Patrick was once quoted talking about the technology and said, “Lots of ways to play with shadows on the pages. I love using a lot of ink.” He also said, “If I had known I was going to get this sick, I would have started the sequel immediately after finishing ‘Eddie’s Week.’ Still, I’m content with the ending.”
Remarkably, Patrick continues to adapt and grow, even as ALS takes its toll. Hilary states, “It's been really cool to see his skills grow super quickly in that. I can't imagine having to adjust to something like that, just using a completely different part of your brain to do something that you've been doing since you were a child. But I think his stuff looks incredible.” She adds, “You start to realize, even as you see his eye gaze stuff, that the line, an artist's line, doesn't come from their hand, it comes from their brain.”
Robert points out that although Patrick is making art in a new way, his work is still recognizable. “I think that it's a testament to the style that Patrick has established, that these different formats of making this art are still cohesive and recognizable as the product of the same mind.”
Throughout this whole ordeal, Patrick has confronted his situation in his art squarely and honestly. “Patrick is very brave in that he's looking what he's going through and what he's moving towards, right in the face,” Eleanor says.” He is making art about just this awful, heartbreaking thing that's happening to him and his family.”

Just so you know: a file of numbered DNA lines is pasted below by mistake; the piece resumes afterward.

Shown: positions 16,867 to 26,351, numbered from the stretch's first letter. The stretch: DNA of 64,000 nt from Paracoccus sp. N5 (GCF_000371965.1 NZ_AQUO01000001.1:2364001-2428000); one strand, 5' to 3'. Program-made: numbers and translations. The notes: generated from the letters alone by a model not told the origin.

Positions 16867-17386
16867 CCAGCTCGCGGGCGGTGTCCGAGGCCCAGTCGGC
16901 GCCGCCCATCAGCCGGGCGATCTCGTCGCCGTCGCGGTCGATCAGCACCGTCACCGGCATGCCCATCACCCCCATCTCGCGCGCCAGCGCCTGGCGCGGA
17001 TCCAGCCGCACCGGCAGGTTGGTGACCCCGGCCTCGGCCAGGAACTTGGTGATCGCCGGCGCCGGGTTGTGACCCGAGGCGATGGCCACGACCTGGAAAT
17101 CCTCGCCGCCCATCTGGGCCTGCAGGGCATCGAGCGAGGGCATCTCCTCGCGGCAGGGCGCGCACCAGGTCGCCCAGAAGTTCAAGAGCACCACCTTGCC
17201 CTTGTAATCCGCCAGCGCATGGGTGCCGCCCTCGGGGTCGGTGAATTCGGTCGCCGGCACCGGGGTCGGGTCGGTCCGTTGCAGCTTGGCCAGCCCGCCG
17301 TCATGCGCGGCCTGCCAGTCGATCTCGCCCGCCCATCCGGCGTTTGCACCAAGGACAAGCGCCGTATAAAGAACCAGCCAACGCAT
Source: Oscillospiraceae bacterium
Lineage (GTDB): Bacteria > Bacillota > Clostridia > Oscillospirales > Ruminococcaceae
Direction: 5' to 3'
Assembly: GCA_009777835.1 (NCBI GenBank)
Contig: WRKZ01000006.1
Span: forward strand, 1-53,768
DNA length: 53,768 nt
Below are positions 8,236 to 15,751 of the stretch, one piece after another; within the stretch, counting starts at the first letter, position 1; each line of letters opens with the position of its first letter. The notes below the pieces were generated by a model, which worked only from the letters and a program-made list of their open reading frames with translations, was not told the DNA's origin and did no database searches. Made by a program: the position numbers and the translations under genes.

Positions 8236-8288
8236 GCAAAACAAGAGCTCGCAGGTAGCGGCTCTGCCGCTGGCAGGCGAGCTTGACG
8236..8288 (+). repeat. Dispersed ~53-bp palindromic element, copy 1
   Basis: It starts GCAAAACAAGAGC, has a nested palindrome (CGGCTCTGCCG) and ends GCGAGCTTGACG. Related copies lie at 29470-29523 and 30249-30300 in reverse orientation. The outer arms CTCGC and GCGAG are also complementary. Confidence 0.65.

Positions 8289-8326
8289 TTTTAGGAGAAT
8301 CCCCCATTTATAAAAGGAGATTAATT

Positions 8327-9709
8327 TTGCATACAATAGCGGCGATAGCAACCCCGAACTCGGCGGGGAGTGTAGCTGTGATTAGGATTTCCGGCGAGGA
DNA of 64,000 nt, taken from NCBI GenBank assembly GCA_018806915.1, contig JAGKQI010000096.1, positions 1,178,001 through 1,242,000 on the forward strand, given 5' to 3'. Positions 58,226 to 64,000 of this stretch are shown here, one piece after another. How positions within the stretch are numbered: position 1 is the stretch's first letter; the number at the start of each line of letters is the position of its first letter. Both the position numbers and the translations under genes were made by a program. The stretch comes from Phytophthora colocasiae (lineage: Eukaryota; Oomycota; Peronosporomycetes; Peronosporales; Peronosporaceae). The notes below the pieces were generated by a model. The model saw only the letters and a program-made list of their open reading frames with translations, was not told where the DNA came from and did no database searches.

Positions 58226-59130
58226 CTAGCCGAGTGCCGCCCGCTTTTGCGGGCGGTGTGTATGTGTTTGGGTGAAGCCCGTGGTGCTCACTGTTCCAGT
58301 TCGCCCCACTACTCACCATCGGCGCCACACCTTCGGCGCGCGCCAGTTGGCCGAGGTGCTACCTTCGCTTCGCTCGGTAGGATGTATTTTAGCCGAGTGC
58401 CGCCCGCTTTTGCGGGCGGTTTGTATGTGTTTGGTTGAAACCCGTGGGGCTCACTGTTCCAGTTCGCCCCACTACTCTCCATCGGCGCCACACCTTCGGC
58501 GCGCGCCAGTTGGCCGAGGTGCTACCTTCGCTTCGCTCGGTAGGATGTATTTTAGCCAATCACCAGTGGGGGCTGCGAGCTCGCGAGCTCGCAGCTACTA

She adds, “People want to see stories with happy endings, and sometimes the endings just aren't so happy. And watching Patrick refuse to turn away from that has been tremendously meaningful to me, as a person and as an artist.”
And like many, Hilary is inspired by Patrick. “Maybe if you're a fairly private person, you don't necessarily want to reveal all of your private medical issues and so on. I think that his ability to do that, and to do things that are uncomfortable for him, is very inspiring to me.”
Now, the community that Patrick did so much to build is trying to help him and his family. Hilary points out that there isn’t much money in comics. “Cartoonists, they're not rich,” she said. “Most people have a day job, or multiple day jobs, just make ends meet, let alone to deal with all the expenses that come with a horrifying disease like this. So yeah, they need the money. People need the money.”
So his friends and the comic community have put out a call for help. They’ve created a GoFundMe page, and the money is being used to pay for the thousands of dollars in care that his insurance doesn’t cover.
On the page, Patrick expressed how thankful he was for the support. "I am moved beyond words by the response this fundraiser has gotten," he said. "Everyone's generosity has made my last week in this hospice facility a little less scary as I believe my family will have some financial stability after I am gone."
Eleanor Davis states, “It's so hard to both be able to fully appreciate Patrick's bravery, Patrick's strength, his family's bravery and strength, the tremendous amount that his wife has done, Erin, my friend, Erin, to battle with the medical system, to make sure that he gets the care that he needs and deserves, the tremendous strength his kids have shown and the love that they've shown for him.”
Patrick’s friends are also working to make his eye gaze works available for purchase. And they hope the money can be used to help pay for his medical costs.